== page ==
Coming into the 2015-2016 college basketball season, not many people were taking Bob Huggins & the West Virginia Mountaineers seriously. And why should they have? After losing lead guards like Juwan Staten (2x Big 12 First Team selection & an All-Defensive Team honor) and Gary Browne (129 career games played), WVU had some huge shoes to fill.
Enter Jevon Carter, Dax Miles Jr., Jaysean Paige, and Tarik Phillip. Carter led the Mountaineers in steals his first season in Blue & Gold last year, while Miles Jr. started all 35 games as a true freshman. Paige & Phillip, former junior college transfers, were asked to step up this year as well. I mention these four guards in particular because most teams only have one or two guys that can run the show – or stall their opponents.
But, the biggest reason for West Virginia exceeding expectations has been the play of Jonathan Holton, who also is the most underrated Mountaineer. With all the depth in the Mountaineer’s backcourt, throw in a 6’7 swingman with arms that stretch like Michael Jordan’s from Space Jam, and you’ve got one thing most teams can’t simulate or prepare for. With him guarding the inbounder on their full court press, it gives the guards extra time in covering their match up due to his length. He may not have the prettiest jumper, but he makes up for it by cleaning up misses on the offensive end, and is near the top of the Big 12 in offensive rebounding.
Few players in the country can attack the basket like WVU’s Jaysean Paige and Tarik Phillip. They’re not the biggest guys, standing at 6’2 and 6’3 respectively, but both seem to get to the basket and get their shot off when the team needs it most. Paige dropped 26 points in the teams’ first contest against Kansas. Both players are big shot takers, and hopefully when it matters, big shot makers. Other than their scoring, though, Paige and Phillip do things that don’t always show up on the stat sheet. Taking charges, cutting off passing lanes, and deflecting passes are all huge when trying to execute a press defense.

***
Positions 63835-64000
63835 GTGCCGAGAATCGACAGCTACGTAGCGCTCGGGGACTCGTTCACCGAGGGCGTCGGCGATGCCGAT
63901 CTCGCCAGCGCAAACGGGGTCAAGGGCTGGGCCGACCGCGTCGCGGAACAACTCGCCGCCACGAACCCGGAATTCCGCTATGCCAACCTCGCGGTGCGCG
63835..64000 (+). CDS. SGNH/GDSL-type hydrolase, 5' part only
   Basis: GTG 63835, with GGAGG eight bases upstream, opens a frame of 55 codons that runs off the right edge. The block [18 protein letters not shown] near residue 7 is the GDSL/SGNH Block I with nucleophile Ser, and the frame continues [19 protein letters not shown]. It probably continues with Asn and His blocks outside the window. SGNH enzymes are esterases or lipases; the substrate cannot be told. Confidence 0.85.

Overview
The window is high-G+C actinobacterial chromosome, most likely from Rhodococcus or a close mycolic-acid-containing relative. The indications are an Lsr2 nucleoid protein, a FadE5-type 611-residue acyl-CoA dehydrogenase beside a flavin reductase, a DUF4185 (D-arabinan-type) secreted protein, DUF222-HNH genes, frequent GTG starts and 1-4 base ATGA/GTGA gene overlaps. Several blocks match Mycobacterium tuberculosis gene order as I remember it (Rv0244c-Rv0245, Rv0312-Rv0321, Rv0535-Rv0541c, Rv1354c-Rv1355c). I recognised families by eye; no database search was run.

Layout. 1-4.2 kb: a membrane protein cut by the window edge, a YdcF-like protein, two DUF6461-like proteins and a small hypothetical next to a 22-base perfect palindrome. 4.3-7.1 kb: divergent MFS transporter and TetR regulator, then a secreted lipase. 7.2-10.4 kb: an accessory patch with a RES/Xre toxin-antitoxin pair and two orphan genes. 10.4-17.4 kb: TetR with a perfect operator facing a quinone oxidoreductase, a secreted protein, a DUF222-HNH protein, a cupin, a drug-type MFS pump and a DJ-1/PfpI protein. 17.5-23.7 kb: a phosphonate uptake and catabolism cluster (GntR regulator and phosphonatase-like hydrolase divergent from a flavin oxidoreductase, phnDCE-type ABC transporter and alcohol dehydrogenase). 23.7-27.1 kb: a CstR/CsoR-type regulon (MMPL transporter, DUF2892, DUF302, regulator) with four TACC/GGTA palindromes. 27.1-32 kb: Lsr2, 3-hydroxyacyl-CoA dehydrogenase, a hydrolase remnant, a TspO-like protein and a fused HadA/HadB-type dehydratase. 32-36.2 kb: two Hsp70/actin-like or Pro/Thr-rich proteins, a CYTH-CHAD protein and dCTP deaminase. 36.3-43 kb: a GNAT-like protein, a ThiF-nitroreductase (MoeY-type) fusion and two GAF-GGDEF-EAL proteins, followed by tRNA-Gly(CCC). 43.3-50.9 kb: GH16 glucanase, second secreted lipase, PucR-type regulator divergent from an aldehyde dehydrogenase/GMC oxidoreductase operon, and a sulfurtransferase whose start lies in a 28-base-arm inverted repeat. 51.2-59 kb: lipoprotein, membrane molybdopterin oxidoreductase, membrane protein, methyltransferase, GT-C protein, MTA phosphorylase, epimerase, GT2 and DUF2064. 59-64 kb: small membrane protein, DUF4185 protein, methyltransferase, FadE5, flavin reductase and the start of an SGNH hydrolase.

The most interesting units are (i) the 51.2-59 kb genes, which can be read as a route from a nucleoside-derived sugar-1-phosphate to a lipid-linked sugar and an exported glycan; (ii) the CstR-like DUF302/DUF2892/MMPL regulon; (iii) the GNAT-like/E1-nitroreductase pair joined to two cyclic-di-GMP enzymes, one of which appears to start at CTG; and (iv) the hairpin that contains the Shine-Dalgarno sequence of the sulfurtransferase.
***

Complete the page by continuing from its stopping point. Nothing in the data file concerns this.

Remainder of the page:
Now take a look at Devin Williams, the kid from Cincinnati who grew up longing to play for a Bob Huggins-led team. He’s been a staple for the Mountaineers’ starting lineup during his career, starting all but 2 games since he arrived in Morgantown in 2013. Not many college teams have someone they can throw the ball to in the post and let him go to work. Don’t let the goggles Williams’ wears fool you, either – he’s a force to be reckoned with in the paint.
When you look at Kansas, the team everyone is chasing in the Big 12 (having won 11 straight regular season titles), they’re a deep team – in the front court. In the first matchup versus WVU, lead Jayhawk guards Frank Mason III and Wayne Selden, Jr. combined for 13 turnovers, and the Jayhawks committed 22 as a team. This can all be attributed to the Mountaineers’ relentless full court press defense, which is aided by a deep Huggins’ bench.
With only a handful of regular season games left, it’s time for the Mountaineers to turn up the pressure. They’re in perfect position to win the regular season Big 12 title outright, with remaining games against Iowa State, Oklahoma State, Texas Tech, and Baylor. A Big 12 regular season title is only the first item on a longer list of goals for the Mountaineers, but that’s where they must start to be taken as a serious threat.
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